Article by AsiaPacificReport.nz
Pacific Media Centre Newsdesk
As Pacific leaders gather in Fiji, civil society groups are urging them to take the strongest possible climate message to the world.
Leaders from Pacific small island developing states (P-SIDS), Australia and New Zealand have just concluded a two-day Climate Action Pacific Partnership (CAPP) event.
They considered efforts to tackle climate change in the region through the spirit of collaboration and partnership, including Pacific Islands’ key demands for the UNFCCC Conference of Parties in November, over which Fiji is presiding.
Yesterday’s afternoon talanoa session at CAPP, led by the Pacific Island Climate Action Network, introduced a proposal by which Pacific Islands could leave a powerful legacy within global climate governance.
Roderick Campbell, economist from the Australia Institute; Emele Duituturaga, executive director of Pacific Island Association of NGOs; and Ambassador Albon Ishoda, from the Marshall Islands government; discussed the environmental, social and economic benefits of an international moratorium on the development and expansion of fossil fuel extraction industries, and accelerating the transition to 100 percent renewable energy.
Campbell said: “We can’t address climate change while we are still planning for new coal mines and more oil and gas exploration. A world addressing climate change needs less fossil fuel not more.
“A moratorium on new coal mines makes economic sense as it supports workers in existing coal mines and facilitates a gradual transition of the economy. It ensures coal prices are higher, deterring demand and reducing emissions.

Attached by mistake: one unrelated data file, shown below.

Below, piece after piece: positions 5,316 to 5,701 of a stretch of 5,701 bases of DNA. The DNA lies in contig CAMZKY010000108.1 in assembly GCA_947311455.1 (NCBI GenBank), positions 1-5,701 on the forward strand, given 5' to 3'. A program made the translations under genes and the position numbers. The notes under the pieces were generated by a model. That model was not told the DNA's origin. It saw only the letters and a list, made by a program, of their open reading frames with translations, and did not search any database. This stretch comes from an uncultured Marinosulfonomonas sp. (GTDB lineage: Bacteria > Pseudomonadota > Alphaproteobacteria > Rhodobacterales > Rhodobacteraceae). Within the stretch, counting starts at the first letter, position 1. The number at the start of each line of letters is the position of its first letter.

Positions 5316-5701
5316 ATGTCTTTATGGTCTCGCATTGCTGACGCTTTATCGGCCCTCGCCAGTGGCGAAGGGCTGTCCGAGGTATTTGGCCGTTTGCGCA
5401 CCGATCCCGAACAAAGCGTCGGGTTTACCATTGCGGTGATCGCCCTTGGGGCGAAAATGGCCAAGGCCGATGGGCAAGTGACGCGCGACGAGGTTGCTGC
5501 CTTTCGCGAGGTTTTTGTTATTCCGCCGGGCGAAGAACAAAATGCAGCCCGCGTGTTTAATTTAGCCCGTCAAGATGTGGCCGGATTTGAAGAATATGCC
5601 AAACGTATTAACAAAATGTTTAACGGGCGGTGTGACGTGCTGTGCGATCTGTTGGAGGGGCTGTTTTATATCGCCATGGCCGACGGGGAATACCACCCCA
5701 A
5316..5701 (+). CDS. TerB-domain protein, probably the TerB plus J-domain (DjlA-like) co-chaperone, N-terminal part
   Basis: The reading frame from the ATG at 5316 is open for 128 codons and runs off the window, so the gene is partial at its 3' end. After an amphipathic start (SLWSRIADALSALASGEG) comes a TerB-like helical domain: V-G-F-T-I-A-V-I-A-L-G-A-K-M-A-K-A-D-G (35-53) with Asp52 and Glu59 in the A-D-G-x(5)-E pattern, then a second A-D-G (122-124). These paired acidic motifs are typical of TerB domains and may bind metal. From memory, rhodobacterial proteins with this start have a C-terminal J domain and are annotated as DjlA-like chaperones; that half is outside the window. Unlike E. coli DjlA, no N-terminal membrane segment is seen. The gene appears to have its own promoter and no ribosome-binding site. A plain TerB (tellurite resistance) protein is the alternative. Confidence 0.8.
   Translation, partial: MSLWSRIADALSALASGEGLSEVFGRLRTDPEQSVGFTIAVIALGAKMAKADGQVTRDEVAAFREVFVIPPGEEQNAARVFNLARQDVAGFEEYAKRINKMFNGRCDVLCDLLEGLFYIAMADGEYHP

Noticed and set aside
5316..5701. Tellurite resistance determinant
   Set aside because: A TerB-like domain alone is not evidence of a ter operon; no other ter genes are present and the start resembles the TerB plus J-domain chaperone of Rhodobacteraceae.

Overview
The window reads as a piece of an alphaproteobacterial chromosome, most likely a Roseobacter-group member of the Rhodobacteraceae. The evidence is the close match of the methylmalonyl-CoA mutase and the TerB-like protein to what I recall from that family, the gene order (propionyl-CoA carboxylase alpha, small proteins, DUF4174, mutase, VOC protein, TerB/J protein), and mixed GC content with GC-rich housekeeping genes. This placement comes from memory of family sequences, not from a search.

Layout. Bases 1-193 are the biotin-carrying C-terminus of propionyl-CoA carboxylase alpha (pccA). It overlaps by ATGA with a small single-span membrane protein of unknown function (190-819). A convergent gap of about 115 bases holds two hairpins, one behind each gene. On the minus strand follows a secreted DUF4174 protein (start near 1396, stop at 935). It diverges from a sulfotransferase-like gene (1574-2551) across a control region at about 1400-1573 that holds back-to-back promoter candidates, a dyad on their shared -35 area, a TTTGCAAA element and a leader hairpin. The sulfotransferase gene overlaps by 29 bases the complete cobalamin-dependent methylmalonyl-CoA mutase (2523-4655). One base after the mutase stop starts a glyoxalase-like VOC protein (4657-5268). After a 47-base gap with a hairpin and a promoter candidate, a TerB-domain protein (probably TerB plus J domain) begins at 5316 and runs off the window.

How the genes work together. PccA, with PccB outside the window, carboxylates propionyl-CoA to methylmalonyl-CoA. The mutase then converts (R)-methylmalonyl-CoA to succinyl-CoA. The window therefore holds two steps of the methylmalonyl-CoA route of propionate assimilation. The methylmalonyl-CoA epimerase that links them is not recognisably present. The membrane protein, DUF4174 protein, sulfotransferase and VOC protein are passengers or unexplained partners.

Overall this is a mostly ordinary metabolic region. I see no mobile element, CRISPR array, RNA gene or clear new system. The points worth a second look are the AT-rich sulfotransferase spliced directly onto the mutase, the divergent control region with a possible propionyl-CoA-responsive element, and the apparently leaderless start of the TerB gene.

“The largest coal producer in the world – China – has already implemented a moratorium on new coal mines. Fiji has a chance to take such policies to the world at COP23.”
Looking for climate leadership
Pacific Islands Climate Action Network (PICAN) coordinator Krishneil Narayan said the world was looking for climate leadership from Pacific Island nations.
“The truth is, for real climate action, the Pacific Islands need to influence global change. As custodians of the 2017 ‘Pacific COP’, and of the moral fight against climate change, it is time for us to recognise that our local action plans need to include increasing international diplomatic pressure, regardless of conflicted-interest of development finance,” Narayan said.
The talanoa session was attended by the leaders and representatives of Pacific islands governments, the civil society and the private sector.
The talanoa session recommended that a global dialogue on keeping the fossil fuels in the ground and just transitions to renewable and climate smart economies should be organised at COP23 under the high ambition Climate Action Agenda.
Pacific Islands Climate Action Network (PICAN) is a regional alliance of 55 non-governmental organisations (NGOs), civil society organisations (CSOs), social movements and not-for-profit organisations from the Pacific islands region working on various aspects of climate change, disaster risk and response and sustainable development.